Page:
I almost hijacked an old thread for this, since I'm not sure that it is worth a discussion. But I was pretty jazzed by some news in the latest Economist about the importance of hybridization in speciation. Apparently what was known to occur already among microbes has now been found in, of all places, one of the species of birds included as "Darwin's Finches" in the Galapagos. The phenomenon is that mating between related species occurs, and generates, probably, a new species.
The article has a really good readout from the research that has emerged about hybridization and speciation in complex animals (plants are, apparently, a different kettle of, well, fish) and it isn't clear that the Galapagos example is anything like the original observation. It just makes a good hook. https://www.economist.com/science-and-t ... ary-theory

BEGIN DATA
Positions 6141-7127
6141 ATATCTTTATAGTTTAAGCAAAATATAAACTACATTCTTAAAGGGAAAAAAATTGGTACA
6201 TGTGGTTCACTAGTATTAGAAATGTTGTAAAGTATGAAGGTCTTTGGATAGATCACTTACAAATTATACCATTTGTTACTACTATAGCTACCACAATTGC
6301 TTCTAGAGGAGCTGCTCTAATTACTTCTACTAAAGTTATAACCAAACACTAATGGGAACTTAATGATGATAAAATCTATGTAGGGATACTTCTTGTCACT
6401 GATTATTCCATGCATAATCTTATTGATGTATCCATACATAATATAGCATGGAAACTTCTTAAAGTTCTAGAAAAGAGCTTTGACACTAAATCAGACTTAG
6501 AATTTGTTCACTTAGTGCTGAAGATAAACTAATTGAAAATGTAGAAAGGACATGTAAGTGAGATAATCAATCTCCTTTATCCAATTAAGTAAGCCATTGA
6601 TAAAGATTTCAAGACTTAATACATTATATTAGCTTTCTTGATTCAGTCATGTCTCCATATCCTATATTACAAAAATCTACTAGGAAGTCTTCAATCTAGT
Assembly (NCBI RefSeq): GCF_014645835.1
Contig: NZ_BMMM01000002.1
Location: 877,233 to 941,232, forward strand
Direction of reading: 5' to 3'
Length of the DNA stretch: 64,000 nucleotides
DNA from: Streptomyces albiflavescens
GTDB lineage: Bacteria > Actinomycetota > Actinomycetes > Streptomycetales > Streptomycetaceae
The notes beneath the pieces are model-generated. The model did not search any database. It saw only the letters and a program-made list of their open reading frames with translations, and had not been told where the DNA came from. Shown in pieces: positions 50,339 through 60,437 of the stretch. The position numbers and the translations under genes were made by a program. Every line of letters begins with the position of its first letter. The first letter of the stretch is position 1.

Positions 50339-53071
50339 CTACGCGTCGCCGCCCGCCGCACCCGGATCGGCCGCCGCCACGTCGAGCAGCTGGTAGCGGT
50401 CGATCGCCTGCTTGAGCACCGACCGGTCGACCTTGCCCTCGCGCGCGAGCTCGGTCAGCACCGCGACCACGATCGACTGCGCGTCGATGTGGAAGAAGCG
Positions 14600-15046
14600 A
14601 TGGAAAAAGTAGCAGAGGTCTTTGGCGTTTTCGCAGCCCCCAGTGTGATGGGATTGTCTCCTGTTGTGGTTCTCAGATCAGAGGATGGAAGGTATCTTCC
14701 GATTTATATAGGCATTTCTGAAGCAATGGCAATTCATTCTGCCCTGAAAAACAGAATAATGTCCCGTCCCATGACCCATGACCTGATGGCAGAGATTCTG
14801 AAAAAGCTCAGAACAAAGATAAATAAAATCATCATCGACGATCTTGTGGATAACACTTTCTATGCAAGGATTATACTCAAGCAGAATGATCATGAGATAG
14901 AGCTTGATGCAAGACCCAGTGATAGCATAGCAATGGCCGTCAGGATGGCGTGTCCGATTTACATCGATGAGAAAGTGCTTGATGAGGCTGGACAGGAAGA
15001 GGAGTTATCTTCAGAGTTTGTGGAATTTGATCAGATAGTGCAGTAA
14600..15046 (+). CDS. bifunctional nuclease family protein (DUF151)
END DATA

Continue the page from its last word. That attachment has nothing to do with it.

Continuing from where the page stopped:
What caught my eye was the demotion of mutation as a driver for evolution. The original Darwinian formulation, and therefore the textbook version when I was in school, was that the raw material of selection is entirely due to mutation. Probably because I read a lot of Stephen Jay Gould's stuff, who is a skeptic of the mutation-as-driver model, I have long thought it was unrealistically slow. The article gives the example of cichlids in Lake Victoria, which was non-existent as little as 15,000 years ago but now has 500 species of cichlids living within, as evidence that hybridization plays an important role in the radiation of new species within a new niche. Interesting stuff.